Distracted Driving

U Drive. U Text. U Pay.

We’ve all been there. The car ahead stops short unexpectedly. Someone darts out into the road from between parked vehicles. An SUV swerves into your lane. You have only an instant to avoid a serious crash. Can you?

If you’re driving attentively, you’re giving yourself that extra time you might need to avoid a crash and stay safe. If you’re driving distracted — because you’re on the phone, texting, checking your hair, or reaching down for a burger or fries — you’re robbing yourself of the split second that can be the difference between a close call and a serious and possibly deadly crash.

This April, as part of National Distracted Driving Awareness Month, NHTSA is again teaming up with State and local law enforcement to save lives and make our roads safer by combating distracted driving through our U Drive. U Text. U Pay. campaign. We’re working together, along with road safety organizations and advocates, to remind Americans that distracted driving is deadly and illegal. From April 12 to 16, law enforcement will also be making a special effort to identify and ticket anyone who insists on risking their safety and that of others by driving distracted.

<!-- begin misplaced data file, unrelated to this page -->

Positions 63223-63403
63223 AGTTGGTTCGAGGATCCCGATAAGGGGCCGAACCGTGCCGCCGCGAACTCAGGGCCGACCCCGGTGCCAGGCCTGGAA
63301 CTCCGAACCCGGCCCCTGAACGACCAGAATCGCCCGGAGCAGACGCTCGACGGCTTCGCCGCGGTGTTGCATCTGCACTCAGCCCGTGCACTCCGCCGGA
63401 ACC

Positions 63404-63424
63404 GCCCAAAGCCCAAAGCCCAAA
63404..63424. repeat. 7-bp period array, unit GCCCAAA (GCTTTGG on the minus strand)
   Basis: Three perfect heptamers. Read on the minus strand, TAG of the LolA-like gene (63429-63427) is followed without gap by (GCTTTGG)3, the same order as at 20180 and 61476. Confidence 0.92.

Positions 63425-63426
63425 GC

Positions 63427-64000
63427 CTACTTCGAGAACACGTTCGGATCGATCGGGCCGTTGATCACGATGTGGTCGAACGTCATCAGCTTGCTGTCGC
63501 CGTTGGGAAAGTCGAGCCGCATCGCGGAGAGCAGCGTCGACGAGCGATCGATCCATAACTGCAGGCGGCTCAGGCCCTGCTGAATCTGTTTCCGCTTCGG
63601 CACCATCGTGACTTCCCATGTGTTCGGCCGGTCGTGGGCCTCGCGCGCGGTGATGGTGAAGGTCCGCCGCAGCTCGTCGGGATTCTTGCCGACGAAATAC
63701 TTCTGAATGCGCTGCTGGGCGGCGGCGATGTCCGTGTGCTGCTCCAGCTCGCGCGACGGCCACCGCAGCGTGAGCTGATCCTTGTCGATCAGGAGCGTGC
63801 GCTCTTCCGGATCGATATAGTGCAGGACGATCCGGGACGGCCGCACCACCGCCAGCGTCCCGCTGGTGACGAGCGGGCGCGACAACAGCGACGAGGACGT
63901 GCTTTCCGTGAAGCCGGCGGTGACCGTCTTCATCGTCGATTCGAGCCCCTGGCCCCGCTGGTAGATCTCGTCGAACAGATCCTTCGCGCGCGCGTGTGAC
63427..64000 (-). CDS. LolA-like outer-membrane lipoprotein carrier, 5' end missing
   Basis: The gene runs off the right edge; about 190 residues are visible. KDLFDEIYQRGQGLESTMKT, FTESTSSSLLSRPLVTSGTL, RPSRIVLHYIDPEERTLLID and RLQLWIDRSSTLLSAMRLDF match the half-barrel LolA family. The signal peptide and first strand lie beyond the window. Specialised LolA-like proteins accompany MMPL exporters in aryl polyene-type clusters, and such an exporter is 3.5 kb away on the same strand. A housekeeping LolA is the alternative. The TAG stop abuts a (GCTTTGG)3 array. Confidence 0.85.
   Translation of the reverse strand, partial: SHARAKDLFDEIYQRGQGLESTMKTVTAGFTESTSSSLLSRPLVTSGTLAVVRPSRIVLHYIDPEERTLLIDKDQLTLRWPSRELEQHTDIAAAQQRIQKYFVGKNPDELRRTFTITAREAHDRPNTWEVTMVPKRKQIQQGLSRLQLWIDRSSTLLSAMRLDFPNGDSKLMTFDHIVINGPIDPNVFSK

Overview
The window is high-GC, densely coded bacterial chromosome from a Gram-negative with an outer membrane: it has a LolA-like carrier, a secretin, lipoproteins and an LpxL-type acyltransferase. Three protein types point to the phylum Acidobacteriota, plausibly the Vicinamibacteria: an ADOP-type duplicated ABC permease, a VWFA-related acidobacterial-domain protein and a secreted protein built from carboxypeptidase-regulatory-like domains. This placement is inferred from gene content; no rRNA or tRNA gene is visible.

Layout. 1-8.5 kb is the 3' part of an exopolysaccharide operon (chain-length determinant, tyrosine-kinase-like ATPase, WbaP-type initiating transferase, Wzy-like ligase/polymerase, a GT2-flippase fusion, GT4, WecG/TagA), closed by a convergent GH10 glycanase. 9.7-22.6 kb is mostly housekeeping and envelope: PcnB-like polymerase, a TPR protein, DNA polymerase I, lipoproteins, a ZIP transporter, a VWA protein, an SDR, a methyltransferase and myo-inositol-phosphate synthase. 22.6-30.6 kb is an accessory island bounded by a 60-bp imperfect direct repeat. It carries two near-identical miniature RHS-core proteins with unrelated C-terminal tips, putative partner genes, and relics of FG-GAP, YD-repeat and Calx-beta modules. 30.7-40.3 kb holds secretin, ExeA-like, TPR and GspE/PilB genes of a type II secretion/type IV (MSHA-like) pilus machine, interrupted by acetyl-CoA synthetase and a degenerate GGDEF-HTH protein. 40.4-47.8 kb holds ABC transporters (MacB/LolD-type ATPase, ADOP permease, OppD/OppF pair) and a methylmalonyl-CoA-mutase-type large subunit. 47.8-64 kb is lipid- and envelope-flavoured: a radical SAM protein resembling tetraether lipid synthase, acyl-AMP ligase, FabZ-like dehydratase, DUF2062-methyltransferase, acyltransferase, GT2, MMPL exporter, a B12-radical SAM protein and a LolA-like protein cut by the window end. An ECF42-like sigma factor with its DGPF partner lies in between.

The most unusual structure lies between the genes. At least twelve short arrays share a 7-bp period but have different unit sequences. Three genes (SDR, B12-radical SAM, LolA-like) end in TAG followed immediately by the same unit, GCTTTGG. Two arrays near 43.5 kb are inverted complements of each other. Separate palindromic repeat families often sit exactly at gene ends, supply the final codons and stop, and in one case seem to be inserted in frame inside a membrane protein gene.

Distracted driving killed 3,450 people in 2016 — an increase of 8 percent since 2014. The number of fatalities may well be higher due to difficulties identifying distraction-related crashes. Young drivers and female drivers seem more prone to using their phones when driving. But make no mistake: it isn’t just young people. Drivers in other age groups don’t lag far behind younger drivers when it comes to driving distracted.

Thankfully, communities across America are combating this growing road safety threat with tougher laws. Forty-seven States and the District of Columbia ban text messaging for drivers of all ages; 15 States and territories prohibit drivers of all ages from using hand-held cell phones while driving; and 38 States plus the District of Columbia ban cell phone use by teen or novice drivers.

Distracted Driving Awareness Month should be a time for all of us to take responsibility for the choices we make when we’re on the road and to take action in our communities to stop distracted driving.

Take Responsibility

  • You’ve got one job: driving. That means setting aside all else: no calls, no texts, no food, no fiddling with the radio or navigation system, or anything that distracts from driving.
  • Electronic devices are addictive. Be honest with yourself; if you can’t resist the ‘ding’ of a text alert, shut off your phone. Put it away until your drive is done.

Take Action

  • If your driver is texting or otherwise distracted, tell them to stop and focus on the road.
  • Ask your friends to join you in pledging not to drive distracted. You could save a life.
  • Share your pledge on social media to spread the word – #JustDrive.

Distracted driving is dangerous, it’s deadly, and it has to stop. It starts with each of us. Pledge to stop. Follow our tips. Talk to your friends and family. Let them know that, one way or another, U Drive. U Text. U Pay.